While ED surveillance data provide us with insight into a portion of the injuries experienced by school workers, it is important to remember there are injuries treated in other medical facilities, as well as incidents that do not result in injuries requiring medical treatment. Therefore, these estimates represent only part of the total incidents. This is especially notable when looking at violence where emotional harm may be the sole outcome from a violent encounter.

Although the estimated number of injuries decreased over our study period, workplace injuries to school employees remain a concern. The data from this analysis can be used to guide prevention efforts focusing on the most common causes and types of injures experienced by school employees. Falls and violence were the leading causes of injury for each of the six years examined. The risks for fall-related injuries can be reduced with known prevention efforts, such as non-slip flooring, adequate handrails, good housekeeping practices, and removal of tripping hazards from walkways. Violence-related injuries across all industries have proven to be more challenging. However, the education industry could benefit from adopting strategies similar to those already in use in other industries, such as healthcare, that have shown success in minimizing and preventing violence in the workplace.

Figure 1. National estimates of ED-treated workplace injuries and rates in elementary and secondary schools by year, US 2015-2020.

 

 

NIOSH has previously and will continue to conduct research in this area and identify possible prevention strategies to address these unique situations. Links to previous NIOSH work in this area and safety recommendations are provided below.

 

Makayla Hughes worked as an intern from the Hispanic Association of Colleges and Universities (HACU) working for the NIOSH Division of Safety Research.

Kitty J. Hendricks, MA, is a Research Health Scientist for the NIOSH Division of Safety Research.

 

For more information

Workplace Violence Research | Blogs | CDC

Physical Assaults Among Education Workers – PMC (nih.gov)

Workplace violence among Pennsylvania education workers: Differences among occupations – ScienceDirect

Occupational Violence | NIOSH | CDC

Nonphysical Workplace Violence in a State‐Based Cohort of Education Workers* – Konda – 2020 – Journal of School Health – Wiley Online Library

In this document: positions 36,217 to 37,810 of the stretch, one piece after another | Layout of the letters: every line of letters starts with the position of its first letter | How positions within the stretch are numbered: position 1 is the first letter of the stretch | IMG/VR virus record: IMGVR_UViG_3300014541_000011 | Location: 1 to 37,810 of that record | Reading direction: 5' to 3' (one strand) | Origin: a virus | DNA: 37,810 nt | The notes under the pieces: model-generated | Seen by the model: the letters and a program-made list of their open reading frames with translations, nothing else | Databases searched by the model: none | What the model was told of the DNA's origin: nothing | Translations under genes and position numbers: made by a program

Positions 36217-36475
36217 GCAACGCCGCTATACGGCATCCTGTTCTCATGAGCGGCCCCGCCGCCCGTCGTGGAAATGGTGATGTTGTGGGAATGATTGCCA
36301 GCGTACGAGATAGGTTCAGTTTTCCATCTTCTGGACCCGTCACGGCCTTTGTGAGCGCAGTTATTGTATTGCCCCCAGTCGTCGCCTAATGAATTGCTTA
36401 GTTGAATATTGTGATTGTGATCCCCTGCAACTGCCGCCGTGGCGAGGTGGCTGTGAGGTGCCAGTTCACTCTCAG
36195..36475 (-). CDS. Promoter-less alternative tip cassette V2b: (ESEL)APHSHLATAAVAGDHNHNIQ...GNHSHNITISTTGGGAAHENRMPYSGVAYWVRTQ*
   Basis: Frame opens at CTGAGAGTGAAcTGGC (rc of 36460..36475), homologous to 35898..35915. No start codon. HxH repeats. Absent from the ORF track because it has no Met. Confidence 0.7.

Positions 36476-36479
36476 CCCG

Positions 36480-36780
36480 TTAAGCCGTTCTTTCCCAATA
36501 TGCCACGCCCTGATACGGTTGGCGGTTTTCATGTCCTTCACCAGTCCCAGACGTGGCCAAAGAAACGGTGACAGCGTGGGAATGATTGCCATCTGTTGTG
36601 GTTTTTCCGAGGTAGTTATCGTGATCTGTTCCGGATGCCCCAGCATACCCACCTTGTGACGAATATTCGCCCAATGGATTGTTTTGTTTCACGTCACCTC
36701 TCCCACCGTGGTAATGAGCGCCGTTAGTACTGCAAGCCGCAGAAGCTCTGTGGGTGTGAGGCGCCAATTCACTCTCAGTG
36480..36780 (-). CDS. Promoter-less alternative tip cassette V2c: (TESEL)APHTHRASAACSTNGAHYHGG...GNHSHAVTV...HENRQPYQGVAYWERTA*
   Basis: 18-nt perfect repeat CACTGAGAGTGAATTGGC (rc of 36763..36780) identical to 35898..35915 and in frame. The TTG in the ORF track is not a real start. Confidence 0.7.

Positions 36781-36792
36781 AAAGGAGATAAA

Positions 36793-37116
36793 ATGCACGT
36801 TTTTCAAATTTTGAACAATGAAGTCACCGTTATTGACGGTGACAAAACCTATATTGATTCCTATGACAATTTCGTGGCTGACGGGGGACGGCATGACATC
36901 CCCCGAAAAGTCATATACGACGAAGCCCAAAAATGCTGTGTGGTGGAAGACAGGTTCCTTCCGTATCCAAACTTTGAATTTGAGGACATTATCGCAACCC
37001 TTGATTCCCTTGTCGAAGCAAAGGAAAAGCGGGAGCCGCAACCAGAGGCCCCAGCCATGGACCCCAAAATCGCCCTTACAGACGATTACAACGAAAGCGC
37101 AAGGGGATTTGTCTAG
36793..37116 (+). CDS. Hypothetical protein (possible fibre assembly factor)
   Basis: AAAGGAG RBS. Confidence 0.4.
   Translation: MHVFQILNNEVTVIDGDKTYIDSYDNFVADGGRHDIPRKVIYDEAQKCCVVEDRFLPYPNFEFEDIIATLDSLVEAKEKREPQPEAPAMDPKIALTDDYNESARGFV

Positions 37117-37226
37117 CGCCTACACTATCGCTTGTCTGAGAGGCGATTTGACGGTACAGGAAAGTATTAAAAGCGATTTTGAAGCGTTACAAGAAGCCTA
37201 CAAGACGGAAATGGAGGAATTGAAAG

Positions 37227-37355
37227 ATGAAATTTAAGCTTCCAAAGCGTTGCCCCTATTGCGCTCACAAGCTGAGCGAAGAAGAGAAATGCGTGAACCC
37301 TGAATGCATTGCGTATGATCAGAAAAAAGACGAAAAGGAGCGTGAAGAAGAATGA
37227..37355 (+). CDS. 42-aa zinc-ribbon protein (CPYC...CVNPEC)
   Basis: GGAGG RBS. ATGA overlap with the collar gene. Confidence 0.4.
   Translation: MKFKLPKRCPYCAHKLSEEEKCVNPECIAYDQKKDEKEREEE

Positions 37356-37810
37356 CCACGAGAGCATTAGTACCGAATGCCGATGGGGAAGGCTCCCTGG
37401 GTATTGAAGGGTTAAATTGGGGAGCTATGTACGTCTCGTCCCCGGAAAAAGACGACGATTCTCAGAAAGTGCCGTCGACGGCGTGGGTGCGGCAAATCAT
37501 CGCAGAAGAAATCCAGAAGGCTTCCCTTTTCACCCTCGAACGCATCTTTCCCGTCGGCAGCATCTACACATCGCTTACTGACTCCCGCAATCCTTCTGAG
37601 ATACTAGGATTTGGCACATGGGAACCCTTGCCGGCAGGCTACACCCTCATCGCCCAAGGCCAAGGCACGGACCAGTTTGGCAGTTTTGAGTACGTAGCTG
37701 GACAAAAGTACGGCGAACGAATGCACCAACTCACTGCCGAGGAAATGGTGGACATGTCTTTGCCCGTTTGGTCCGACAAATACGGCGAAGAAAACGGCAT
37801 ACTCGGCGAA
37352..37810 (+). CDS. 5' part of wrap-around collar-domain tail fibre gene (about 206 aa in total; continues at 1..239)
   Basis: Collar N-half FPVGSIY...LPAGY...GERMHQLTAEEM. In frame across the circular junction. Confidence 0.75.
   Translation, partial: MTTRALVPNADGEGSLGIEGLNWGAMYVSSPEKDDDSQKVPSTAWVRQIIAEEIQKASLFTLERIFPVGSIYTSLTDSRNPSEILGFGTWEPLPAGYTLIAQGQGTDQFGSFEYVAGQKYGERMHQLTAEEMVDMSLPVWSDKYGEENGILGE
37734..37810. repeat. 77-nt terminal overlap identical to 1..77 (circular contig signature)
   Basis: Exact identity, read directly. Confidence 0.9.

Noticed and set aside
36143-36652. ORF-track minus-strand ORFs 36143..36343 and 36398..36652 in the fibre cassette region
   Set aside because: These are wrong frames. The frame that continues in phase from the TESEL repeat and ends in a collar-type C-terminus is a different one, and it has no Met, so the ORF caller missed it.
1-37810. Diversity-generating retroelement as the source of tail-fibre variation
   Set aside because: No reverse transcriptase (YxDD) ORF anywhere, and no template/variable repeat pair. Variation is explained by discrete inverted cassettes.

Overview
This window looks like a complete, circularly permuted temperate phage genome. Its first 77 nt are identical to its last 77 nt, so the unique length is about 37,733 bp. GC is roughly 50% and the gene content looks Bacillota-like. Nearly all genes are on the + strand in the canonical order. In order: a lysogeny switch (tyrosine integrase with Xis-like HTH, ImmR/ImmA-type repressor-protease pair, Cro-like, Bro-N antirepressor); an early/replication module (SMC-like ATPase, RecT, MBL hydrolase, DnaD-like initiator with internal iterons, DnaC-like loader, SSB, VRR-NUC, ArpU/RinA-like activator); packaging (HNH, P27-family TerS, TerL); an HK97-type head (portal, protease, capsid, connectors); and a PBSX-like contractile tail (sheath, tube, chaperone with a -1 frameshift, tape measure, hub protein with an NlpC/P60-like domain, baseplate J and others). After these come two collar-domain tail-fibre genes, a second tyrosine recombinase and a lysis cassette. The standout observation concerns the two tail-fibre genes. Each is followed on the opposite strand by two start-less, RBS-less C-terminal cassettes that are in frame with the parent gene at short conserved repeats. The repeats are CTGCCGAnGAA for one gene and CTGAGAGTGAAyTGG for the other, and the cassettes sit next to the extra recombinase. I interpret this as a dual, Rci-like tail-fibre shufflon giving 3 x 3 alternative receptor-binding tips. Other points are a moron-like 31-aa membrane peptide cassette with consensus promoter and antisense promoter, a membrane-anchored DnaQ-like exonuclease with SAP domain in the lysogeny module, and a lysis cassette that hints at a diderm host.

Falls in the Workplace | NIOSH | CDC

 

References

Bureau of Labor Statistics (BLS). Census Industry Classification. US Department of Labor, 2012a. 2012 Census Industrial Classification (bls.gov). Accessed April 6, 2023.

Bureau of Labor Statistics (BLS).  Occupational Injury and Illness Classification Manual version 2.01.  US Department of Labor, Bureau of Labor Statistics. 2012b.  OIICS Manual 2012 (bls.gov). Accessed March 7, 2023.

Centers for Disease Control and Prevention, Employed Labor Force (ELF) query system [CDC web site], 2023. NIOSH ELF (cdc.gov). Accessed April 6, 2023.

National Center on Safe Supportive Learning Environments (NCSSLE). Safety topics. 2023. Safety | National Center on Safe Supportive Learning Environments (NCSSLE) (ed.gov). Accessed April 6, 2023.

 

[1]  NEISS-Work is a clustered sample of visits from a stratified probability-based sample of U.S. hospital emergency departments. Each NEISS-Work case is weighted based on the inverse probability of the reporting hospital being included in the sample. NEISS-Work work-related injury estimates were derived by summing the weights for the cases of interest.

[2] CPS is a monthly national survey that includes employment information for persons as young as 15 years old.

Posted on by Makayla Hughes and Kitty J. Hendricks, MA

One comment on “Safety for Workers in Elementary and Secondary Schools”

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    Amazing post. Thanks for sharing this knowledge. I appreciate how ISO 45001 and OHSAS promote a systematic approach to safety management. It’s about continuous improvement, which is key to long-term success.

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Page last reviewed: August 16, 2023
Page last updated: August 16, 2023